Eugene Wood’s Legacy, Alive (Literally) and Well at Aqueduct

Image: Postcards from Eugene Wood to the nieces he supported following the death of their mother, his sister.

When Eugene D. Wood died in 1924, his local paper –The New York Times – didn’t pay that much attention. Despite his prominence in New York City, through decades of political involvement locally and in Albany, through his founding of Jamaica Race Course as part of the Metropolitan Jockey Club, Wood didn’t get the star treatment at his death that so many of his peers did. No elaborate obituary for him; The Times offered up a respectful, if brief, account, one that skipped over nearly everything of significance in a tantalizingly interesting life.

But if local scribes failed to memorialize Wood, the Metropolitan Jockey Club was guilty of no such oversight, immediately instituting the Wood Stakes at the behest of Wood’s widow Kate, who inherited his leadership positions in horse racing. It was run for the first time at Jamaica (Wood was the track’s first president) on May 2, 1925. Renamed not long after its inception, the Wood Memorial’s true historical value lies not only in honoring Wood, but also in annually bringing together dozens of his descendants, spanning multiple generations.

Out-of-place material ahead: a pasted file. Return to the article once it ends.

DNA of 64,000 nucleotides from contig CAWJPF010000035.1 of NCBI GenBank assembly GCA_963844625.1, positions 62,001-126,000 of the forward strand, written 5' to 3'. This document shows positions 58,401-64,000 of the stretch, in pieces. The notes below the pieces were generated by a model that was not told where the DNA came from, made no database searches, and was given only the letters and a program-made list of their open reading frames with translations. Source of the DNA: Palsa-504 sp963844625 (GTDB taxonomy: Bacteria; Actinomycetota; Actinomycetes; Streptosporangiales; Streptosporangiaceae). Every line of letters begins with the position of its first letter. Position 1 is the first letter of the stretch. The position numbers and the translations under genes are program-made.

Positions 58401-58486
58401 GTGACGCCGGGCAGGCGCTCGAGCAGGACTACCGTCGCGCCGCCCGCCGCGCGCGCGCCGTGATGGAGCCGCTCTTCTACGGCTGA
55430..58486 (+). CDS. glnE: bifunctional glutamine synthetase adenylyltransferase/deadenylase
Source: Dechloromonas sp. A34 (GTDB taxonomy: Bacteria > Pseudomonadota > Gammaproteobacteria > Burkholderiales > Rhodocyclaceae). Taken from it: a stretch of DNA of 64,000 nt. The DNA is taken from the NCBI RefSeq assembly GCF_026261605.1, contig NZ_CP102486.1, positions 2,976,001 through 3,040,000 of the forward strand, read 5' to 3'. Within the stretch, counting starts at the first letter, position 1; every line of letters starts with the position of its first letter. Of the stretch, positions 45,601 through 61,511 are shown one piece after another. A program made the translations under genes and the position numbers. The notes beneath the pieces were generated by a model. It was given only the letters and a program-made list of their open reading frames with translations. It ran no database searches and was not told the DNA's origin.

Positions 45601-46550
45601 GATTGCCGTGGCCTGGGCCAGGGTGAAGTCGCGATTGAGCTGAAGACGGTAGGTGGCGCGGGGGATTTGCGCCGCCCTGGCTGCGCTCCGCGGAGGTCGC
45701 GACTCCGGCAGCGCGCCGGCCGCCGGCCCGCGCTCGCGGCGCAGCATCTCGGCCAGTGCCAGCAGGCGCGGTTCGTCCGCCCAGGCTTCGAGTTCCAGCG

Like John Morrissey, the politician and founder of Saratoga Race Course, Wood was the child of Irish immigrants. Like Morrissey (for whom Wood worked as secretary), as an adult, he was enmeshed in the worlds of politics, especially Tammany Hall, and horse racing. And like Morrissey, he presented an ethically flexible public persona that belied a personal generosity and responsibility to those close to him.

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